Singapore, a sunny island set in the sea, as a song goes, may soon have "islands" made up of solar panels floating in its coastal waters.
These will supply electricity to nearby industrial zones or living areas under a project by the Solar Energy Research Institute of Singapore (Seris) housed at the National University of Singapore.
This "energy islands" initiative was one of three projects launched yesterday as Seris marked its 10th anniversary at an event at the NUS Shaw Foundation Alumni House. Further details of these "energy islands" are not available yet.
There are already floating solar panels here, but in a reservoir.
The floating photovoltaics (PV) testbed in Tengeh Reservoir is the world's largest and run by Seris, PUB and the Economic Development Board. The Government plans to have PV testbeds in other reservoirs in the next few years.
One other project that Seris is working on over the next 10 years, with Nanyang Technological University and the National Research Foundation's Campus for Research Excellence and Technological Enterprise, is to develop more efficient solar cells that can convert 30 per cent of the sunlight they absorb into energy - surpassing the world record of 26.6 per cent.
Seris' third project is to come up with cheaper and more efficient solar panels that can be integrated into the facade of buildings.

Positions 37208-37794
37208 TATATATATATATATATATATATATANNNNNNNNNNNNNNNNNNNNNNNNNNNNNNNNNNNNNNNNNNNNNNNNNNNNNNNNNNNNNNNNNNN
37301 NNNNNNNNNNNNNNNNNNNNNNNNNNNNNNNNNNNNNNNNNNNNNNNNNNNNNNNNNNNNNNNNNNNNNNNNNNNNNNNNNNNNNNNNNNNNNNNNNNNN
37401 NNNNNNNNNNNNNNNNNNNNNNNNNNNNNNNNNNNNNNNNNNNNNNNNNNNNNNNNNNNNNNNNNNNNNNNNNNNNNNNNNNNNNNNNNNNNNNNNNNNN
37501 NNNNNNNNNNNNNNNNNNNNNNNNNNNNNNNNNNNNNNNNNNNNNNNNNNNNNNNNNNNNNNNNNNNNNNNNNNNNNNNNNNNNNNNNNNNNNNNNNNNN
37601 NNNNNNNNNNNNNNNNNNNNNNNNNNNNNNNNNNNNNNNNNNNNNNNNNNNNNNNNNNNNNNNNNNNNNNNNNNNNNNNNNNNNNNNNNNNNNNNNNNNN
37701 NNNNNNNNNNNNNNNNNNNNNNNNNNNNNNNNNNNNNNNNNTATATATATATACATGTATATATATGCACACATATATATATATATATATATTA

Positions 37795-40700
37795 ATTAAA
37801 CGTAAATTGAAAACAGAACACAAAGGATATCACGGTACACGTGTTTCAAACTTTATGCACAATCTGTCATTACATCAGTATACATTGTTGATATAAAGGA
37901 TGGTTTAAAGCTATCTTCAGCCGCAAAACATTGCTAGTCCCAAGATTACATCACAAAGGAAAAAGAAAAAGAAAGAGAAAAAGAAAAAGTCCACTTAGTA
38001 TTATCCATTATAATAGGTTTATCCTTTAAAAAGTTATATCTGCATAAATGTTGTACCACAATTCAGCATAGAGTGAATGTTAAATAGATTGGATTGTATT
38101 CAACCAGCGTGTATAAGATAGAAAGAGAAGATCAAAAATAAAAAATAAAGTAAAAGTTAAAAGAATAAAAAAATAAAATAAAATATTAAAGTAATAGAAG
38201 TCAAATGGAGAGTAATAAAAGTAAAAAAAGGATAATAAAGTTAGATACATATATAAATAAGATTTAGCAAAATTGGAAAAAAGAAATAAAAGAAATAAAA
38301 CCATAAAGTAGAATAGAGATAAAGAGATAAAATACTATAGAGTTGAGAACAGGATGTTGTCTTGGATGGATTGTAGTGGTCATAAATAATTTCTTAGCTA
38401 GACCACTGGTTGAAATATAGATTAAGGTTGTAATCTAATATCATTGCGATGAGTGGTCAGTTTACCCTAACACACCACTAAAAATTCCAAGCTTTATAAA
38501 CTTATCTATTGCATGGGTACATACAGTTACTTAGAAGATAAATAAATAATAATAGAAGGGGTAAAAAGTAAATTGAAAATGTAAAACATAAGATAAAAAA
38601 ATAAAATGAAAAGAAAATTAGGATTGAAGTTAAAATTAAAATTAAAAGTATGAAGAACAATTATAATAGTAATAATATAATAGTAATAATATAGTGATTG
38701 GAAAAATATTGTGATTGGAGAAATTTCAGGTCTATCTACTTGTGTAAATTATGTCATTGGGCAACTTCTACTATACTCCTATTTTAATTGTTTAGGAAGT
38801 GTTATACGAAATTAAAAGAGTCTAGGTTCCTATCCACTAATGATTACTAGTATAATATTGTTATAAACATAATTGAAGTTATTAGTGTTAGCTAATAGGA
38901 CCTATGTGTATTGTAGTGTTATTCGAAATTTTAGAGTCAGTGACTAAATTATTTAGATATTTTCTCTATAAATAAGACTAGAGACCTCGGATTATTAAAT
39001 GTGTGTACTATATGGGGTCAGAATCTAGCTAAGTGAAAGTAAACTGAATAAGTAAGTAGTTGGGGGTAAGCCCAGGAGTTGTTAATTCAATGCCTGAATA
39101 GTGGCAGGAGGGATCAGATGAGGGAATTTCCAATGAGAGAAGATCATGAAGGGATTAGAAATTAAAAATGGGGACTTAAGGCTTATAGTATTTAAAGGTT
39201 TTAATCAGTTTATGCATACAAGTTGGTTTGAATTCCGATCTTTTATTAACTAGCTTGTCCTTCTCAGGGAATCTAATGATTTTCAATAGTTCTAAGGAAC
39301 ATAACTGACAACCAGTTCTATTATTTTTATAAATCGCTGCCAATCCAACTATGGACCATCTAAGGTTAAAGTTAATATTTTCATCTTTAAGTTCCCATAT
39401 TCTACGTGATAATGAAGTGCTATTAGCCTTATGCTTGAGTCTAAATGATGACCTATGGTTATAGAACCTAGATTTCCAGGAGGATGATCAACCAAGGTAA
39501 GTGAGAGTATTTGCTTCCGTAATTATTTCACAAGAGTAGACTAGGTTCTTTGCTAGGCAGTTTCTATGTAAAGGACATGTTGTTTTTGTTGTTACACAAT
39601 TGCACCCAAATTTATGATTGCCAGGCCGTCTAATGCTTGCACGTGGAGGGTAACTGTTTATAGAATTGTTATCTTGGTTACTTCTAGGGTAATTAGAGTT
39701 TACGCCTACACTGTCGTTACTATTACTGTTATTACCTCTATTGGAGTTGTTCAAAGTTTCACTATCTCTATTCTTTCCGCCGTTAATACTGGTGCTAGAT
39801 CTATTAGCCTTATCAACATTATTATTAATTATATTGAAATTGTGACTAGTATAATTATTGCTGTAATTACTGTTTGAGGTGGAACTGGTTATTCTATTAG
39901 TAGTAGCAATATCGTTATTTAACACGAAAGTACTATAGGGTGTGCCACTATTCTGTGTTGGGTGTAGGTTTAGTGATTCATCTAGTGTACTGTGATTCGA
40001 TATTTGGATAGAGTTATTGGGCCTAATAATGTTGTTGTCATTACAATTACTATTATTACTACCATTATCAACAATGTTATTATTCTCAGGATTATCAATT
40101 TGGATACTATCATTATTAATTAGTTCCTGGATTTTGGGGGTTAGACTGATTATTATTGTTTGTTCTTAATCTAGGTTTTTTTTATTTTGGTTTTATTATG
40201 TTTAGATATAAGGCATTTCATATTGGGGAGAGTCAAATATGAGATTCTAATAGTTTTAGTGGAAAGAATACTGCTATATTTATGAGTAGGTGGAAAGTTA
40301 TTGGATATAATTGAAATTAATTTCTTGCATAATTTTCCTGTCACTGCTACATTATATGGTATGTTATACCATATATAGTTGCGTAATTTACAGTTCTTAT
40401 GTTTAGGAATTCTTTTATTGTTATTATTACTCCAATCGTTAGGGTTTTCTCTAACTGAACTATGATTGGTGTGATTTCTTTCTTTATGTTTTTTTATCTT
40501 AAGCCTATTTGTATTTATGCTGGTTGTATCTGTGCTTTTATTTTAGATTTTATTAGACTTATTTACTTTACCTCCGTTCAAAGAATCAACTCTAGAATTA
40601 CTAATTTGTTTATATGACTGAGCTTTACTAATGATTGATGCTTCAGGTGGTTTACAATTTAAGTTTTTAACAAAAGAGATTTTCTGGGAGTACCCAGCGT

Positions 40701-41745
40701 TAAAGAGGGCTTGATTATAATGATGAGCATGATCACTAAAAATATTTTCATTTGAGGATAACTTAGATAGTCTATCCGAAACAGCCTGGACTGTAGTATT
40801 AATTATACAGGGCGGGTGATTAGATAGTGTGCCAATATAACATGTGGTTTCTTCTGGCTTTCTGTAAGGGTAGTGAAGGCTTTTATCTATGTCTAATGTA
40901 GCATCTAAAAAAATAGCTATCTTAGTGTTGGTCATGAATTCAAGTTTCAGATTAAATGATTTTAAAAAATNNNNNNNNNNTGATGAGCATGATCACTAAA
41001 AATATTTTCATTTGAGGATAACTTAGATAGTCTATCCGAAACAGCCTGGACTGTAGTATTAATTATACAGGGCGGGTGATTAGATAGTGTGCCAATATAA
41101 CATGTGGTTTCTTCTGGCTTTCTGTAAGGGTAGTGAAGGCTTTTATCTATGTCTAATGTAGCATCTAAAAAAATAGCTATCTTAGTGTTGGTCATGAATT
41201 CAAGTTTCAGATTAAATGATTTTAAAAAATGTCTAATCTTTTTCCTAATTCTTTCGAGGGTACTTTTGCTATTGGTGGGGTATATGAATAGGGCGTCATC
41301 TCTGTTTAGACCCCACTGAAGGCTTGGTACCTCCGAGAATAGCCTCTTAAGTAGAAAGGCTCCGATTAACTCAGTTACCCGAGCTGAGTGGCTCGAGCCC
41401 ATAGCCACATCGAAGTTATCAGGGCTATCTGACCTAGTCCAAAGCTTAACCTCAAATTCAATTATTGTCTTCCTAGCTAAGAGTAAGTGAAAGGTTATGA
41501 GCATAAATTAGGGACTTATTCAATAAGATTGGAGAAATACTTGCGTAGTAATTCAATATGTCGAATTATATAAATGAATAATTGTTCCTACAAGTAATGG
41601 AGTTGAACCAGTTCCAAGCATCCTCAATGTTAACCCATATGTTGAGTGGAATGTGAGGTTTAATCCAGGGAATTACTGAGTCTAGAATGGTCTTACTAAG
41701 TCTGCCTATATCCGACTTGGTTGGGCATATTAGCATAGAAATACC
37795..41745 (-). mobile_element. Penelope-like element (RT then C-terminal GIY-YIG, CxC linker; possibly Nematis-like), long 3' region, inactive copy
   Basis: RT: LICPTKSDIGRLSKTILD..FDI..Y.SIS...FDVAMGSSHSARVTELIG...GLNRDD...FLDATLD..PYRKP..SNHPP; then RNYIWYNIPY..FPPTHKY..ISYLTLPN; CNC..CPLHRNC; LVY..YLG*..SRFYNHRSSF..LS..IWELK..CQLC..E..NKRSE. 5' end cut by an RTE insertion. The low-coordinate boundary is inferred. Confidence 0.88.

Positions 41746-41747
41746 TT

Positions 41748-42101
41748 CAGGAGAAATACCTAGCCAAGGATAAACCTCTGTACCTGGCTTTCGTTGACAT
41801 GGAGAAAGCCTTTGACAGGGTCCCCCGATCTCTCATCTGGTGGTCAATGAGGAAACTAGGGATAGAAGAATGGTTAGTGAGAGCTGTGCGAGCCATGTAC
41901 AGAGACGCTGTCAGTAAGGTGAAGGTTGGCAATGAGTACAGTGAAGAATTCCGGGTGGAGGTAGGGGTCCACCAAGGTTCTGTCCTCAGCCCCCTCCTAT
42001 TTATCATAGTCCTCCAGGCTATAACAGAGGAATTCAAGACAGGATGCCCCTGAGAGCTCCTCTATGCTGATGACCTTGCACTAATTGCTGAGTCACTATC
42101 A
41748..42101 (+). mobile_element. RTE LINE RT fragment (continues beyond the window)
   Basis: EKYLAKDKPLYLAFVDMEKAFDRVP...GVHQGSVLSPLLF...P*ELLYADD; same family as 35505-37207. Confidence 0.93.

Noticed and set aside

In a statement to congratulate Seris, Deputy Prime Minister Teo Chee Hean said: "For us, we do not have many alternative energy options and solar PVs are presently the most technically and economically viable." The cost of solar energy has fallen by about 85 per cent in the last decade, and it is now a competitive alternative to fossil fuel-based power in many countries, including Singapore.
Mr Teo said Singapore is in a good position to trial cleantech solutions, which can be scaled for other cities in the Asia-Pacific as they seek options to tackle energy and sustainability challenges.
At the event, Seris' chief, Professor Armin Aberle, said the institute has had a good run, with several breakthroughs under its belt, research funds flowing and an elite team of researchers.
Among its breakthroughs is a real-time monitoring system with high reliability and availability. This is the backbone of the well-known "live irradiance map of Singapore", which provides data that can be used to overcome the intermittency of solar energy due to factors like cloud cover.
But Prof Aberle noted that challenges may cast a pall over the future of solar energy in Singapore.
Given the oversupply of electricity here, there is no impetus for companies to venture into solar energy, he noted. "Another problem is that most Singaporeans live in HDB flats and do not own rooftops, so they are a little bit disconnected from being able to produce their own solar electricity," he said.
But he is optimistic that innovation and measures that make it easy to produce and sell solar electricity can turn things around. "This in turn will help Singapore to achieve its carbon emission targets, and at the same time provide a clean, green and healthy environment for future generations," he said.